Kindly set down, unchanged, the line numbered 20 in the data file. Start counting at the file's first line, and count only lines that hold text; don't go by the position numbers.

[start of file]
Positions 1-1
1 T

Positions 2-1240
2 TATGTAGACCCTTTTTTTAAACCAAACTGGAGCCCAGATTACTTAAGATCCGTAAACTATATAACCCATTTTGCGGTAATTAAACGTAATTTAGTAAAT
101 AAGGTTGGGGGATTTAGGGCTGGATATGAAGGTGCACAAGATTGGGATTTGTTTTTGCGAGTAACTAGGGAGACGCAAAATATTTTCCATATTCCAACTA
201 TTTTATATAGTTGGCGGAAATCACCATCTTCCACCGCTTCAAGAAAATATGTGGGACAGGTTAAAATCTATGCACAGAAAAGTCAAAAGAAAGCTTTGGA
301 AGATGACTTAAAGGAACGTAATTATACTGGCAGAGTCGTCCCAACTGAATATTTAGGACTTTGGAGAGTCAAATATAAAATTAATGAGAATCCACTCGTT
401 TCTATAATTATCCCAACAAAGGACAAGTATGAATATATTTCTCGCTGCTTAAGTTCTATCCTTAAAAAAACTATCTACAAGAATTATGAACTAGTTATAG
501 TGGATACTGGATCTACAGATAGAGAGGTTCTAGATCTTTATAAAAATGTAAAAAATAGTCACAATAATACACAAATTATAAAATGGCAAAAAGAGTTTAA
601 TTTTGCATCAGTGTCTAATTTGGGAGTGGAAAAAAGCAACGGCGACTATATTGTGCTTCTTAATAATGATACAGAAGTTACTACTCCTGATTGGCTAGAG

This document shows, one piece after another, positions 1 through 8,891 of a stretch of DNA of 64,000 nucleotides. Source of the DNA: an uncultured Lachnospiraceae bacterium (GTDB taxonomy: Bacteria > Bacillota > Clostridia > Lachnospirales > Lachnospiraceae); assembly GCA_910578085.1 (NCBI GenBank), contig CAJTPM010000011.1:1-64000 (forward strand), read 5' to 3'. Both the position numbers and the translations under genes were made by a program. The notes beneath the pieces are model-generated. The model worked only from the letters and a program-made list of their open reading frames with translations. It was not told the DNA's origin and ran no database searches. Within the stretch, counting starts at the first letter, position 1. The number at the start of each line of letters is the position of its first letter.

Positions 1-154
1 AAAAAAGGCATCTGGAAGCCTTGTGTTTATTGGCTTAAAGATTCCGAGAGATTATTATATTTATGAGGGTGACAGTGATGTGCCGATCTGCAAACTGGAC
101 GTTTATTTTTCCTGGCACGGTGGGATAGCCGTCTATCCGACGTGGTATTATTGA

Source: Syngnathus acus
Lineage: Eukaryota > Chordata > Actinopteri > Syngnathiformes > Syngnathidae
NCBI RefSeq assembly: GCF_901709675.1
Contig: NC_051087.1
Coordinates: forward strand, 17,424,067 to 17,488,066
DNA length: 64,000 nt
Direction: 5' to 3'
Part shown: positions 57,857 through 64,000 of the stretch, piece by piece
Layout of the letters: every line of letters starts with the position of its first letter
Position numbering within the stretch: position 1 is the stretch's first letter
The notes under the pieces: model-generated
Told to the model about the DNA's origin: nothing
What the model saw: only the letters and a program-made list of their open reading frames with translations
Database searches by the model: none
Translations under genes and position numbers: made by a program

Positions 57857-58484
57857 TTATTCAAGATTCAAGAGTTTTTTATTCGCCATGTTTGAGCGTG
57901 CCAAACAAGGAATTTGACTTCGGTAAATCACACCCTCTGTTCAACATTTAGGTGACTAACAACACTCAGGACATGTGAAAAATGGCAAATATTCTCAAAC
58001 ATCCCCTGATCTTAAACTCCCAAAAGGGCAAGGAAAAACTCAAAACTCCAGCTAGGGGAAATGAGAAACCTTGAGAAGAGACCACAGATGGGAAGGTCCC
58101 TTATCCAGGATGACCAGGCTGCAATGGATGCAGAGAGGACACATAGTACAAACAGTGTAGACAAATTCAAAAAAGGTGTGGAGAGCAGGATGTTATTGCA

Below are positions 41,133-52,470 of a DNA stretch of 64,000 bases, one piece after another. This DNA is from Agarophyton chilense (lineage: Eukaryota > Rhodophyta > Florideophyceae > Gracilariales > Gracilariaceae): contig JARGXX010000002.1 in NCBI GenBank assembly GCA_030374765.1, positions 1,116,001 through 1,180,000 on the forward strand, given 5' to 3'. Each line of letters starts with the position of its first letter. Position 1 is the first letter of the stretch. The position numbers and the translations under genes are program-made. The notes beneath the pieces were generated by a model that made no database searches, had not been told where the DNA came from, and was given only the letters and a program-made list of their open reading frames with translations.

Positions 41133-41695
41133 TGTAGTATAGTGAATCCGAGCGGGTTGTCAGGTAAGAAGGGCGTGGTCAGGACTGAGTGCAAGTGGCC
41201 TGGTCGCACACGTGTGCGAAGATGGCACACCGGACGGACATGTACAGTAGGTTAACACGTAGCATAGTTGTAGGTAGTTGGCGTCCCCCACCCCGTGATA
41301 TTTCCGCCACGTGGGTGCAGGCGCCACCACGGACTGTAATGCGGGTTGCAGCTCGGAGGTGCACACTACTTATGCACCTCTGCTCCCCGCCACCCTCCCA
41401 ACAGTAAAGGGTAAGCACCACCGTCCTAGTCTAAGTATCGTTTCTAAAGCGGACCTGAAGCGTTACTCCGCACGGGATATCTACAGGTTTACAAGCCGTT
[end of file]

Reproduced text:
DNA length: 64,000 nt